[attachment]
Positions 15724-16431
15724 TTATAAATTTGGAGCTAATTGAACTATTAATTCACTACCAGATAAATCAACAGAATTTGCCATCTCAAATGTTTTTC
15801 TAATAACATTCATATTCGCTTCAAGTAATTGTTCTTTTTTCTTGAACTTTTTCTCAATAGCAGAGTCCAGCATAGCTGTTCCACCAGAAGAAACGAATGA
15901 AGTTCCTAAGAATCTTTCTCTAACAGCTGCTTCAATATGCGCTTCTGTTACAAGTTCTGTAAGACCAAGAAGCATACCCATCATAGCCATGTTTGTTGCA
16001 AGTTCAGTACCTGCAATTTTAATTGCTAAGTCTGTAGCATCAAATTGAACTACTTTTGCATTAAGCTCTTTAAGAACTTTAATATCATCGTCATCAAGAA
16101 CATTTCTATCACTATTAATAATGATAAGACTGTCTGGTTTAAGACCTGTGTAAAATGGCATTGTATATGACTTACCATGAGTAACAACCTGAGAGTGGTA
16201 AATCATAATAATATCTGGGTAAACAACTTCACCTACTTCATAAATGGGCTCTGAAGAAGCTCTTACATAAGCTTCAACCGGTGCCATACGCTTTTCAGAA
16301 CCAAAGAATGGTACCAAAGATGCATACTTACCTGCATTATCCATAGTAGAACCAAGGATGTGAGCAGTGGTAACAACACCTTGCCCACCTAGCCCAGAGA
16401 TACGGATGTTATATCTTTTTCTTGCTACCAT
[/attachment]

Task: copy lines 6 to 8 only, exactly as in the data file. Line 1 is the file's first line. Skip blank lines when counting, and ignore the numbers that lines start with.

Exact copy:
16101 CATTTCTATCACTATTAATAATGATAAGACTGTCTGGTTTAAGACCTGTGTAAAATGGCATTGTATATGACTTACCATGAGTAACAACCTGAGAGTGGTA
16201 AATCATAATAATATCTGGGTAAACAACTTCACCTACTTCATAAATGGGCTCTGAAGAAGCTCTTACATAAGCTTCAACCGGTGCCATACGCTTTTCAGAA
16301 CCAAAGAATGGTACCAAAGATGCATACTTACCTGCATTATCCATAGTAGAACCAAGGATGTGAGCAGTGGTAACAACACCTTGCCCACCTAGCCCAGAGA